As I recalled in the Ronse race preview, the weather was rightly called epic during last year’s race. This time around, we were a lot luckier.
The women started their race in wonderful sunshine but Elle Anderson’s crash in the first corner wreaked much havoc in the field. While Ellen van Loy and others involved in the crash, including Anderson, managed to salvage the race more or less, Sanne Cant felt the full weight of her illness and family problems and she could never really recover.
It was just a week ago when I was having dinner with Anderson and Sophie de Boer. They were talking about the different aspects of the new team, the sponsors, the team around them and concluded, that all they need are some good results. Well, de Boer took matters in her own hands.[quote text_size=”small” author=”Sophie de Boer”]
“There was a crash on the course and I had to brake really hard, but I could pass them. In the first two laps, Nikki already had a gap and I had heavy legs but I slowly started to recover and I thought I do my own race. I could slowly close the gap and then Helen had some problem with her chain and I could make gap. I tried to ride my own pace but in the last lap the running was so hard, I didn’t really enjoy it, it was really hard”[/quote]
A few hours before the race, I talked to Stef Wyman, who claimed that Helen wasn’t in a good form, still feeling the jet lag in her lags. In spite of that, Helen had a good race, as she later added, “I didn’t feel it today, really, the running was really hard. I come from really fast racing in America and yesterday was quite fast, it was ok for me, but today was a lot harder”.
I arrived at the same time at Ronse as Zdenek Stybar and his hulking OPQS camper, and the cheers aimed at the bus indicated that he is just as popular as during his full-time cross racing years. The return of the rainbow jersey to the sport, however brief it might be, was definitely one of the highlights of the race, even though Stybar couldn’t really leave his mark on the race.[quote text_size=”small” author=”Zdenek Stybar”]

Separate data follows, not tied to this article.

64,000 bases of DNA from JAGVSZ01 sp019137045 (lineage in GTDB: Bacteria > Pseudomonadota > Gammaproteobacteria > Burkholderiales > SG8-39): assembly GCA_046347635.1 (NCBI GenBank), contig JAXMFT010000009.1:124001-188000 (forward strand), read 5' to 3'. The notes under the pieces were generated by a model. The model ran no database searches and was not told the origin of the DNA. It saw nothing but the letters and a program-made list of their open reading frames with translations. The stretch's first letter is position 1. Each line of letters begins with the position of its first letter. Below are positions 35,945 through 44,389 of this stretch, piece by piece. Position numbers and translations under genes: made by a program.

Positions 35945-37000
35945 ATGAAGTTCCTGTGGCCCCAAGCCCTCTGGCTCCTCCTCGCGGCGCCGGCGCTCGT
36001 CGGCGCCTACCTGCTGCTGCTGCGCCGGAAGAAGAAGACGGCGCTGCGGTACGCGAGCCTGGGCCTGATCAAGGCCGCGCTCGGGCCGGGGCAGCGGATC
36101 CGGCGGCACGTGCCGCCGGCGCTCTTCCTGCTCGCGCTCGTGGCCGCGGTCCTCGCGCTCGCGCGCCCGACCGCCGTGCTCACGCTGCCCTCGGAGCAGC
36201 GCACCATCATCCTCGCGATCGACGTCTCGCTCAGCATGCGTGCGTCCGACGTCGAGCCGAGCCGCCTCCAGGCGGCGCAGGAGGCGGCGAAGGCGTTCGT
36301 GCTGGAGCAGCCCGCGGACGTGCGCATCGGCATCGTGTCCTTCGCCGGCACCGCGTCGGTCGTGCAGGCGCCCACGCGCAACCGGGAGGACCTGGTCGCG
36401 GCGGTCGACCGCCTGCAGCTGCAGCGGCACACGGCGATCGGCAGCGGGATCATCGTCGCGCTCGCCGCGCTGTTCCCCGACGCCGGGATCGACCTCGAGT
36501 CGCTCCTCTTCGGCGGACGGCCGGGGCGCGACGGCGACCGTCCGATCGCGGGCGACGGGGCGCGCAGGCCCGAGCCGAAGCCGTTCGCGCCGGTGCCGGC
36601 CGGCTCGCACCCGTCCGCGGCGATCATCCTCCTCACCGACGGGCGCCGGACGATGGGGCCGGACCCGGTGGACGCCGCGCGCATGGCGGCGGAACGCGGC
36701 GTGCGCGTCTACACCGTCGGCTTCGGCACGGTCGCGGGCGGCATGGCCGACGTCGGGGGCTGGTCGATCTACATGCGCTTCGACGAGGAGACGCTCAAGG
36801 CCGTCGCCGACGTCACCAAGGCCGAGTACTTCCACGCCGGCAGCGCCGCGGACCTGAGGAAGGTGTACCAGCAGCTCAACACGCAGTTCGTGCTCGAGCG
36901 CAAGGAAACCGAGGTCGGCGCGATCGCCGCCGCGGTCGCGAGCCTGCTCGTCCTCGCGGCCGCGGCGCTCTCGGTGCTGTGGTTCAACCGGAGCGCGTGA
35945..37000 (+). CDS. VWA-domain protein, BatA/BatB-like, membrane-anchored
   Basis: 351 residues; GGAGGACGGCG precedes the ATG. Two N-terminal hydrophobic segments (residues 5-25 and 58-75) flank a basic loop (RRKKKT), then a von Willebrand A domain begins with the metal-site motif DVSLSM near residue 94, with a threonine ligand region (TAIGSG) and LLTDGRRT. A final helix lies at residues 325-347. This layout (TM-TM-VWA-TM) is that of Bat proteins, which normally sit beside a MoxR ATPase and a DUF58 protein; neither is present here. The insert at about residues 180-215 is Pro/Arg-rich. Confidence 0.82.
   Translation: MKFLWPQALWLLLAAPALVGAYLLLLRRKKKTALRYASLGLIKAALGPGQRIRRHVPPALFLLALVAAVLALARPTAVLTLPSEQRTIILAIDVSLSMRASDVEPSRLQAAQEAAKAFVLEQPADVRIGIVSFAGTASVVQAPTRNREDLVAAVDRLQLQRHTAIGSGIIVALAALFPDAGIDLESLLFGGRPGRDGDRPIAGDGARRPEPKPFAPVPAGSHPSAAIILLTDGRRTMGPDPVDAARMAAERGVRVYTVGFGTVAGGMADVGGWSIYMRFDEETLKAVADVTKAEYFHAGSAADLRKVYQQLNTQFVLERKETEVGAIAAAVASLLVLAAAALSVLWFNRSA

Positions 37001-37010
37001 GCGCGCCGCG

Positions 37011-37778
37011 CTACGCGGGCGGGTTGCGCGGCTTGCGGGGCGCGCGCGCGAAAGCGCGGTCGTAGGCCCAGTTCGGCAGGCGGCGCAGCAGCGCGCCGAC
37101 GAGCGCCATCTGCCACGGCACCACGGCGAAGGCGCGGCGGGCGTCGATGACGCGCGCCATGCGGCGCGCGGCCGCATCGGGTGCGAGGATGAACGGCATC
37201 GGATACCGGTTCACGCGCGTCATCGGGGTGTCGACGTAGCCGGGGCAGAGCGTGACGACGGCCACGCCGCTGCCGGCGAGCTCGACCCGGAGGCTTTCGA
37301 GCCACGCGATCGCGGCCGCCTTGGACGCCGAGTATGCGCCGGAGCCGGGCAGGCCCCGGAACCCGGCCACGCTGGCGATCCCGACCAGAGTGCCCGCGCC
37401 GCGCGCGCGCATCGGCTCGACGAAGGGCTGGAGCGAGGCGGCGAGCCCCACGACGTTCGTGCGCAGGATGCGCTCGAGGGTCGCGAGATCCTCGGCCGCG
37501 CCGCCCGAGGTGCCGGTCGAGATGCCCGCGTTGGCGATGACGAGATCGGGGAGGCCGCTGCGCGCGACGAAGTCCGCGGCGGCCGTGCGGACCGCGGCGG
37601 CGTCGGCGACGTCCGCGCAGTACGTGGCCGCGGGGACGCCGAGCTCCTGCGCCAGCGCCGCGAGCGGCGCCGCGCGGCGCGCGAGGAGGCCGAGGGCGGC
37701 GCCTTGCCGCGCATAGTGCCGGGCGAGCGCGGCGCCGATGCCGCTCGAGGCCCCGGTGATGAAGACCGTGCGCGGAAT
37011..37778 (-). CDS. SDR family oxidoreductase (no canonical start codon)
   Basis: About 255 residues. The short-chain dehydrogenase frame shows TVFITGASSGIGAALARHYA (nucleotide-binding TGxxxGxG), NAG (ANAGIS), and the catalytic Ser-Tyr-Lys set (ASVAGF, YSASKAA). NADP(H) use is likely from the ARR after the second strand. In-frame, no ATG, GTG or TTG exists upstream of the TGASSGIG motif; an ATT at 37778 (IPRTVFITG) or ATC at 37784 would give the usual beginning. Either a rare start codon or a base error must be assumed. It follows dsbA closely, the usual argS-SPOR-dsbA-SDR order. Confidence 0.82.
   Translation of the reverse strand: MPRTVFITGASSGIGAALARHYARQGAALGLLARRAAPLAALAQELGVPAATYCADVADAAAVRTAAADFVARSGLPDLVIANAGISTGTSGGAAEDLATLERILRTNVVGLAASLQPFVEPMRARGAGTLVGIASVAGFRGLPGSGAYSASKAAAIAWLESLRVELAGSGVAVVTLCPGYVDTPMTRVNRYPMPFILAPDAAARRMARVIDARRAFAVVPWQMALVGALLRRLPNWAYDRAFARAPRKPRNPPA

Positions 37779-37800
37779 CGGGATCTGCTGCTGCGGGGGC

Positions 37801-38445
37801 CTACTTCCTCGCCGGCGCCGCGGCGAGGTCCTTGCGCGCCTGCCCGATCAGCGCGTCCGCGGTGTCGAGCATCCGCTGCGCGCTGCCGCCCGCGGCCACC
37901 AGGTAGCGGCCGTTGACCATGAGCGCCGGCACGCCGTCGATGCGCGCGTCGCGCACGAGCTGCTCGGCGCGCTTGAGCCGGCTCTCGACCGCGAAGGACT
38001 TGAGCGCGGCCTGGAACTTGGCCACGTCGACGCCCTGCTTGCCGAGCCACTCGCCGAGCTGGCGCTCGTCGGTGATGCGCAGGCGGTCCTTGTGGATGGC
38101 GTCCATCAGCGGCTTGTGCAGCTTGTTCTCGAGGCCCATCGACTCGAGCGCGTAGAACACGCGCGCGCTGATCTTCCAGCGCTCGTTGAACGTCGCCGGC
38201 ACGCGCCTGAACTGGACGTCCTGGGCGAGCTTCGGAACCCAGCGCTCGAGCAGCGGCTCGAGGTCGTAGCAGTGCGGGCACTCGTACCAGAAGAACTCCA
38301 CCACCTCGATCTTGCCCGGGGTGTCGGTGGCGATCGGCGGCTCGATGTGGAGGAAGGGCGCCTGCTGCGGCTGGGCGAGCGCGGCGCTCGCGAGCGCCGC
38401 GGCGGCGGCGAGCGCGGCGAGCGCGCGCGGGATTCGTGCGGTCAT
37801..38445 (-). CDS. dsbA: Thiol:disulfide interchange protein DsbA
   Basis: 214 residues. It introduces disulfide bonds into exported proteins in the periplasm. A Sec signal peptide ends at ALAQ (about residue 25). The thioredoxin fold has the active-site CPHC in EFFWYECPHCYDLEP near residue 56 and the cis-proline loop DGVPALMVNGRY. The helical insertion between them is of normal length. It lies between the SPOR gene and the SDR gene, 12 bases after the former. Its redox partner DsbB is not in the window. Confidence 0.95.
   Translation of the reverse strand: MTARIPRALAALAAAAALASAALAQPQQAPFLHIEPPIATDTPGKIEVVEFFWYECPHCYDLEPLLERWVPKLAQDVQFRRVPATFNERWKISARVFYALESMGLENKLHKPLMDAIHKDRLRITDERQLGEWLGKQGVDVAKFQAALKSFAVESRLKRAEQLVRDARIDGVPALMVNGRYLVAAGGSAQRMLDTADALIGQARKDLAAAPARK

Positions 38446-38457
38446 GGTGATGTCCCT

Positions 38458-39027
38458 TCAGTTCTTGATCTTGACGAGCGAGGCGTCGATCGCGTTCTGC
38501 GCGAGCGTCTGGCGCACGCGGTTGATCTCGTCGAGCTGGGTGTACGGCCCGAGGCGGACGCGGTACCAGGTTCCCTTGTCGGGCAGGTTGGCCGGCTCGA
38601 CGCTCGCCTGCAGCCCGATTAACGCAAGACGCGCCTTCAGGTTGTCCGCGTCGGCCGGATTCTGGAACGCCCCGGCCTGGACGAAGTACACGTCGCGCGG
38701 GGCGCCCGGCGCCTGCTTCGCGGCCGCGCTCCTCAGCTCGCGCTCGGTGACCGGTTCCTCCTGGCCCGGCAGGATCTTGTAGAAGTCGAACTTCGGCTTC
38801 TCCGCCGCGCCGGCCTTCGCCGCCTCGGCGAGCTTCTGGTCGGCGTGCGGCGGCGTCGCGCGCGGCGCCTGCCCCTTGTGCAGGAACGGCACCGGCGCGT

It was really hard for me, I suffered a lot. I had a pretty good start but then at the running parts, I suffered a lot. The legs are not ready for running.[/quote]
Sven Nys seemed unstoppable on the day. He was leading almost from the beginning and it soon became obvious that the real battle was going to be for the second and third places. A bigger group of five riders trailed Nys, with Lars van der Haar, Klaas Vantornout, Mathieu van der Poel and Kevin Pauwels. Lars van der Haar was sitting on the back of the group for almost half of the race, I was wondering if it was just a tactic to save as he tried to pull away mid-way. He couldn’t really shake off the others, who stayed together for the most part of the race.
Mind you, Mathieu van der Poel is still just a 19 year old, so he had to fight really hard to keep up with the others.[quote text_size=”small” author=”Mathieu van der Poel”]
It was really hard. I did the first two laps at my maximum and then I had to recover and it was very difficult to keep up with the others.[/quote]
I took one of my favourite photo of the day, when van der Poel finished the race, rolled a few meters beyond the finish line and then leant onto the barriers, unable to move or even to get off the bike. His thousand yard stare shows the suffering of the previous sixty minutes.
Next week, the first World Cup will be held in Valkenburg. A similar course to Ronse, lots of ups and downs, peppered with a fair amount of running. To make it more interesting, the cream of the American elite will pay its first visit to Europe, both Katie Compton and Jeremy Powers will be racing there. Both are in great form, so some exciting racing is on the cards for next Sunday.
In the meantime, check out my gallery from last year’s race at Valkenburg.
And to perfectly end the day, as soon as I started the car to drive home, it started raining. Now, that’s what I call timing.
As you could see above, I did something yesterday that I’d never done before: pushed a microphone in front of riders and asked them a few questions. It’s new to me, so if it’s rubbish, be gentle. If you liked it, do let me know. Leave a comment, send me a tweet or email me what you think.
Do you want to relive the best moments of the 2013/2014 cyclocross season? Check out my chronicle of the 13/14 season in a coffee table album, over 200, gorgeous photos on over 240 pages.